In addition, according to the complaint, these defendants failed to make important disclosures to consumers when they “up-sold” consumers negative option buying clubs and discount medical programs with ongoing monthly fees, charging many consumers for poorly disclosed continuity plans they did not want.
Based on this conduct, the agencies charged the defendants with violating the FTC Act, the Electronic Fund Transfer Act (EFTA) and its implementing Regulation E, the Telemarketing Sales Rule, and the Maine Unfair Trade Practices Act.
Defendants Powlowsky, XXL Impressions, J2 Response, Bumann, and Steinle have agreed in two separate proposed court orders to substantial injunctions against making unsubstantiated health efficacy claims. Both orders bar the defendants from making the false or unsubstantiated heath claims challenged in the complaint and require them to have competent and reliable scientific evidence when making health-related claims. They also require the defendants to preserve all scientific evidence supporting claims they make, and bar them from failing to disclose a material connection to a paid endorser.
The orders further bar these defendants from misrepresenting the terms of any negative-option, continuity plans, or “free trial” offers, and require them to get consumers’ express consent before charging them. The orders prohibit the defendants from violating the Restore Online Shoppers’ Confidence Act and require them to comply with the EFTA. The two orders also impose a $6.57 million judgment against defendants, with all but $556,000 suspended due to the defendants’ financial condition.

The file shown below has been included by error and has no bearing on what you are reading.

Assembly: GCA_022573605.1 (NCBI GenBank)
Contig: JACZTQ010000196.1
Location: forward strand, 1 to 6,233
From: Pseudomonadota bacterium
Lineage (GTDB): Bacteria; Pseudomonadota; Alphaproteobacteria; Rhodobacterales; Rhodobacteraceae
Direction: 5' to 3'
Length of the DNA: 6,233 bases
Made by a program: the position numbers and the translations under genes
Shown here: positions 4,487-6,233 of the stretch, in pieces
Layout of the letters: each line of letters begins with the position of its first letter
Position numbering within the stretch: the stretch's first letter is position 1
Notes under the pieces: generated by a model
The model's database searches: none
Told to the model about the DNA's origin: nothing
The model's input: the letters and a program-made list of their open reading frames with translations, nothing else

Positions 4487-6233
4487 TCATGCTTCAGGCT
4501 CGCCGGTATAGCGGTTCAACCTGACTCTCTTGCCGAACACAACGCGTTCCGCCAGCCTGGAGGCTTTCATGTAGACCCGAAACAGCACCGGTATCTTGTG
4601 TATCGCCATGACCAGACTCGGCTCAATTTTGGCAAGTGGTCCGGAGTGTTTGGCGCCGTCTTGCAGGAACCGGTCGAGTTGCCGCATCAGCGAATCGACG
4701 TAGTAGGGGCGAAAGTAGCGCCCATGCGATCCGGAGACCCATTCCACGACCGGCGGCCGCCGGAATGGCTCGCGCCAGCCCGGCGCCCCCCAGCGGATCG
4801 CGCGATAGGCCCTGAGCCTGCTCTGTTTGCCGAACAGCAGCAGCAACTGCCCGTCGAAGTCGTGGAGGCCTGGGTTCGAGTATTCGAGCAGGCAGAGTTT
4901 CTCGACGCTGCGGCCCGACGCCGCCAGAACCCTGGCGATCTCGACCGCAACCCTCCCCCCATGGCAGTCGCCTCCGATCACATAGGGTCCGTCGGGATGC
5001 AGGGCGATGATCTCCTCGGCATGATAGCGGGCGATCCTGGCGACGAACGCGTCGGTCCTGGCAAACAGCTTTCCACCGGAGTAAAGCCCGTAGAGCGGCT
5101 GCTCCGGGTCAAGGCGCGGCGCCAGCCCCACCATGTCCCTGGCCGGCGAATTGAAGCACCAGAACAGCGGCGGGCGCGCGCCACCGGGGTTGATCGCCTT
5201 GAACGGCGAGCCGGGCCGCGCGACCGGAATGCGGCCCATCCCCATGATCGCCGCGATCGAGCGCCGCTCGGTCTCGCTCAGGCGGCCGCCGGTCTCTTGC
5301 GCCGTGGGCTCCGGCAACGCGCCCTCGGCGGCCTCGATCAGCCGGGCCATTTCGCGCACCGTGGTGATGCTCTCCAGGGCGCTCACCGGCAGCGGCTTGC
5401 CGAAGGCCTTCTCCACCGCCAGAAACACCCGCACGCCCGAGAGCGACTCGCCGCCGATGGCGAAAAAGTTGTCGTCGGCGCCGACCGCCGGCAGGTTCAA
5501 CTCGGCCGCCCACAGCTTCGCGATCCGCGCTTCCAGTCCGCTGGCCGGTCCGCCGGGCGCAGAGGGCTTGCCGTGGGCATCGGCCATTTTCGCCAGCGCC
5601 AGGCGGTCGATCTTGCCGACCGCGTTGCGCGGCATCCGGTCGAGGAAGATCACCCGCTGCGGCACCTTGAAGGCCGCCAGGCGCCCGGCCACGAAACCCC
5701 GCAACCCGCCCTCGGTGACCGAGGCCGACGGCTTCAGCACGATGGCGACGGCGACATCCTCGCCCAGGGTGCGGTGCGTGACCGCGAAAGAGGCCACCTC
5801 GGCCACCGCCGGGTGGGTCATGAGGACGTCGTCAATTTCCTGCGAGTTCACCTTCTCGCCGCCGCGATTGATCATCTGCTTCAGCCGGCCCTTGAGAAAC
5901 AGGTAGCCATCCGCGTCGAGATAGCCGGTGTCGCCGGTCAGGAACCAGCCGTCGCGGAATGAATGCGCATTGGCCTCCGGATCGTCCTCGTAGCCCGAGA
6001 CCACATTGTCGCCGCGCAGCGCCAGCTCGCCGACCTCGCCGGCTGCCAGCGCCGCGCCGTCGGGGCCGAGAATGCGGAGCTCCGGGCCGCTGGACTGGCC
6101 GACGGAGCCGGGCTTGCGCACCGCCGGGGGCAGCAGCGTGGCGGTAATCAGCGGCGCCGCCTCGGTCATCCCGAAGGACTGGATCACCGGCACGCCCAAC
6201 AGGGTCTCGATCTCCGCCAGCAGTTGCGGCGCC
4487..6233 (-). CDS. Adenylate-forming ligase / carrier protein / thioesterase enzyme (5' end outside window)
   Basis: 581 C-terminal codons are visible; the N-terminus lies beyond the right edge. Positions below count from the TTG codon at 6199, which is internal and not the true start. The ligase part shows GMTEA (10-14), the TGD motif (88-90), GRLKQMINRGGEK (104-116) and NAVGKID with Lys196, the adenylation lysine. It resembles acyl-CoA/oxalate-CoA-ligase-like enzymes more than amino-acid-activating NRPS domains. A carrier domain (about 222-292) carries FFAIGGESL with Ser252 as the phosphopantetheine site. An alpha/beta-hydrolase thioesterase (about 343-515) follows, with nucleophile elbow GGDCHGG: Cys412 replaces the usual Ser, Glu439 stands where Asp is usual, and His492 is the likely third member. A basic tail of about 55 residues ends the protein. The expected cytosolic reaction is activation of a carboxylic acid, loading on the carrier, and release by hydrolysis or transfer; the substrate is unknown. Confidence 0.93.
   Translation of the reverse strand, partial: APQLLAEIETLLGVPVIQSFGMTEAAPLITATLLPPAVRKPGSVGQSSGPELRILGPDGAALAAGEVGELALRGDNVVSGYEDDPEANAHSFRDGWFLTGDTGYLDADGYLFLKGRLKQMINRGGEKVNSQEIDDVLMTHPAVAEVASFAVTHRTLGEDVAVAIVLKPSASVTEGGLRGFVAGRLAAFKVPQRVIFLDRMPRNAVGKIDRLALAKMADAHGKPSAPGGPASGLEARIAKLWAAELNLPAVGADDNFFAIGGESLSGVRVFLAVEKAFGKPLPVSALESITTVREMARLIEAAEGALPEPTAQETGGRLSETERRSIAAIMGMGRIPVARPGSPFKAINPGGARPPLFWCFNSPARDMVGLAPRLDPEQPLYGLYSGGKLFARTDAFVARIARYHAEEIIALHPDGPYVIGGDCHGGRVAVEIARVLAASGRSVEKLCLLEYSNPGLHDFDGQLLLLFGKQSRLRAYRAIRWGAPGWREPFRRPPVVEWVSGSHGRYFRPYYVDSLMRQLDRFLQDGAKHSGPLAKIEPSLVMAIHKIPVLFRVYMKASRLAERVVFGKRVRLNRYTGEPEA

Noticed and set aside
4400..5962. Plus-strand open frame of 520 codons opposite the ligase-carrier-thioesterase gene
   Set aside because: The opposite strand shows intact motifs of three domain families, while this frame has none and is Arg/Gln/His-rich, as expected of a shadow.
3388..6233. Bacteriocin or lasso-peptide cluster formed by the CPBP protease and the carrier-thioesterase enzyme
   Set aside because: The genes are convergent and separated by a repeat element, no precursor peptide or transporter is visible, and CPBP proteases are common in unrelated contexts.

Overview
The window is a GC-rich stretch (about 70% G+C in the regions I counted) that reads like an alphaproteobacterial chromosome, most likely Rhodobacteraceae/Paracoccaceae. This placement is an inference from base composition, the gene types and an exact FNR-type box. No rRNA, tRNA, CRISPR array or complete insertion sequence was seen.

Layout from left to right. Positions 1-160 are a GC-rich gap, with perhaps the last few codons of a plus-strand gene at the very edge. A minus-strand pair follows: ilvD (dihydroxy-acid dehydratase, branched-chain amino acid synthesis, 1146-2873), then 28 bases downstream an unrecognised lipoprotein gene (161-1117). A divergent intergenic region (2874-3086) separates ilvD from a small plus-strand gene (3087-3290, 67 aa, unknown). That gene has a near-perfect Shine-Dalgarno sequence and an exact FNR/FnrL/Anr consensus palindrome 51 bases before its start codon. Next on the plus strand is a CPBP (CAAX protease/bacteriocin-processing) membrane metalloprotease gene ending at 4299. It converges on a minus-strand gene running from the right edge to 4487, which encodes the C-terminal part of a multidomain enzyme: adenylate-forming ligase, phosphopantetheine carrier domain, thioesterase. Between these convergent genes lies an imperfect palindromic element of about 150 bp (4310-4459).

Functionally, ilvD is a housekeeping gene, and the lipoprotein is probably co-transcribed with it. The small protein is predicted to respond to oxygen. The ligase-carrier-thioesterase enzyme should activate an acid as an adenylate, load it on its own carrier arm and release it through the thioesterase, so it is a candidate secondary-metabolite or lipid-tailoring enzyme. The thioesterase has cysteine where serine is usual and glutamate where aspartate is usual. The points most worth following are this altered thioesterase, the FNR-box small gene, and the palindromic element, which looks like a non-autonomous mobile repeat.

The order against Powlowsky and XXL Impressions LLC also bans them from direct response marketing of foods, dietary supplements, or drugs for 20 years, while allowing the former to continue his manufacturing brokering business.
The order against the sixth settling defendant bars Minshew from acting as an “expert endorser” unless he has the expertise he claims to have, and requires him to have scientific evidence to support the product claims he makes.
The Commission vote approving the complaint and the three proposed stipulated orders against six defendants was 3-0. The FTC filed the complaint and proposed orders in the U.S. District Court for the District of Maine. Litigation continues against defendants Charlie Fusco, Synergixx, LLC, and Ronald Jahner.
The FTC appreciates the assistance provided by the Maine Office of the Attorney General in bringing this case.
NOTE: The Commission files a complaint when it has “reason to believe” that the law has been or is being violated and it appears to the Commission that a proceeding is in the public interest. Stipulated final orders have the force of law when approved and signed by a District Court judge.
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Mitchell J. Katz
Office of Public Affairs
James A. Prunty
Bureau of Consumer Protection